Councils are leading the way on fairer pay, a pressure group has found.
One Society, which promotes greater equality, said chief executives’ pay was static in the year to March 2012 and at least 21 councils cut the post’s salary level.
That was among findings from its survey of 174 local authority pay policy statements. The government imposed the pay statements on councils following a series of rows about senior pay.
At the other end of the pay scale, One Society said councils were “leading the way on fairer pay”, with more than 20% having committed to paying staff at least the living wage of £8.30 per hour in London, and £7.20 elsewhere.
According the One Society: “Local authorities have, overall, been exemplars of moderation in respect to chief executive pay and wider workforce pay.
“Remuneration levels are typically much lower than for comparable roles in the private sector – including private providers of public services.”
But it criticised the quality of pay statements, saying they were often almost impossible for anyone but specialists to find on council websites, were not clearly signposted and in many cases buried in other documents beyond the reach of search engines.
One Society director Duncan Exley said: “The government needs to take steps to ensure that public sector pay policy reporting is more comprehensive and comparable if their objectives of accountability and fairness are to be achieved.
“Local authorities are large employers and procurers of services, consequently their pay policies will have a significant effect on the wellbeing of local people and the local economy.”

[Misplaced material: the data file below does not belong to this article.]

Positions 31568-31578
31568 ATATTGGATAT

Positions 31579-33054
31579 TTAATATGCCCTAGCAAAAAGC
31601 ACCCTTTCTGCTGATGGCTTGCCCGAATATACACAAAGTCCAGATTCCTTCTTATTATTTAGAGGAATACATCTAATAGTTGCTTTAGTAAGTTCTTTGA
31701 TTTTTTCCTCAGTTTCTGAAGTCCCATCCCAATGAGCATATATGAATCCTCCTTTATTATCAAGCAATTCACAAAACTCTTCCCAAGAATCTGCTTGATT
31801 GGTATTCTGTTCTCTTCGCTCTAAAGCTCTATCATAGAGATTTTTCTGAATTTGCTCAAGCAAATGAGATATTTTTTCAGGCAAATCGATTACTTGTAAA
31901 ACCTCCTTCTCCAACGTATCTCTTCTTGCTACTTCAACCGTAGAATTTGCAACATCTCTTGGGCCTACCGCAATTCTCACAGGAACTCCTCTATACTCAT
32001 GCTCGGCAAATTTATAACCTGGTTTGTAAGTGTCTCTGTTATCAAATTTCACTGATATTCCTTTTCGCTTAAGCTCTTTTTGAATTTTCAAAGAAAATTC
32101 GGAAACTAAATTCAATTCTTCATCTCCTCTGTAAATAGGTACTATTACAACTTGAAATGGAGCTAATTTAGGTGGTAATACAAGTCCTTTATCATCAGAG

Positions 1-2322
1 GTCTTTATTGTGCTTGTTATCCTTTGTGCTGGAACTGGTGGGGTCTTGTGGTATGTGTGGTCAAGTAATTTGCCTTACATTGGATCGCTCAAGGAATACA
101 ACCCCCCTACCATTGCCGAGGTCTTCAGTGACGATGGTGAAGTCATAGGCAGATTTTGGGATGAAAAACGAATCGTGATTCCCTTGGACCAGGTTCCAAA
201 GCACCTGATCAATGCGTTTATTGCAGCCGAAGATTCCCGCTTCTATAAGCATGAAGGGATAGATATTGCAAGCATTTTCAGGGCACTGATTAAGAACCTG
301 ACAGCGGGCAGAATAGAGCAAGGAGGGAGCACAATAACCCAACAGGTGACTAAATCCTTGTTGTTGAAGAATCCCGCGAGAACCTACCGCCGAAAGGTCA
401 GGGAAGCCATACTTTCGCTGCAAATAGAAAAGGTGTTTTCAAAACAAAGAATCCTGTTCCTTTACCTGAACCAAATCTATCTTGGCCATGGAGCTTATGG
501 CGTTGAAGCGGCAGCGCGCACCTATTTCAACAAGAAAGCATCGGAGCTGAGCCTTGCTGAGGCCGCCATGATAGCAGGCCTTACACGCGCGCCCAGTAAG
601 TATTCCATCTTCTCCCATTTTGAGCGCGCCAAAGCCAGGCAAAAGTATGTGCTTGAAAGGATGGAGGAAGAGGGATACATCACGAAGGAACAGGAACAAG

One Society also said a number of councils had misunderstood recommendations from the Hutton Review on Fair Pay, and had chosen to set a top pay level of not more than 20 times the lowest pay.
It said this could become a target, leading to “perverse incentives” to increase the pay of senior staff whose salary did not exceed that of their lowest paid colleague by 20%.
The report found that few councils applied living wage policies to their contractors, a step it said was concerning as services were contracted out.
One Society called for councils to use their contractual powers to influence contractors’ pay rates where they could, since otherwise “taxpayers were unable assess whether their money was being used in a way which was compatible with good standards of value and fairness”.
It said low pay by contractors might in effect be subsidised through benefit payments to their employees.
A spokesman for the LGA said: “This report confirms that councils are tackling unprecedented financial challenges in a way which is fair to local taxpayers and the workforce.
“We agree that the government’s reporting guidance is confusing, which is why we have worked jointly with the Association of Local Authority Chief Executives to set out best practice on formulating pay policies which includes direction on how to make the policies transparent and easily accessible to the public and employees.”
The Department for Communities & Local Government declined to comment on the criticism of its guidance.
In a statement, local government minister Brandon Lewis said: “The door to council pay practices has been unlocked by this government’s Localism Act - local authorities must now publicly justify their pay policies; senior salaries above £100,000 a year; big bonuses or pay rises; or if they hire someone already getting retirement or severance money from the public purse.
“Every local taxpayer has a right to know and challenge how their hard earned cash is being spent and whether local pay is fair, fit for purpose and fully democracy proofed.”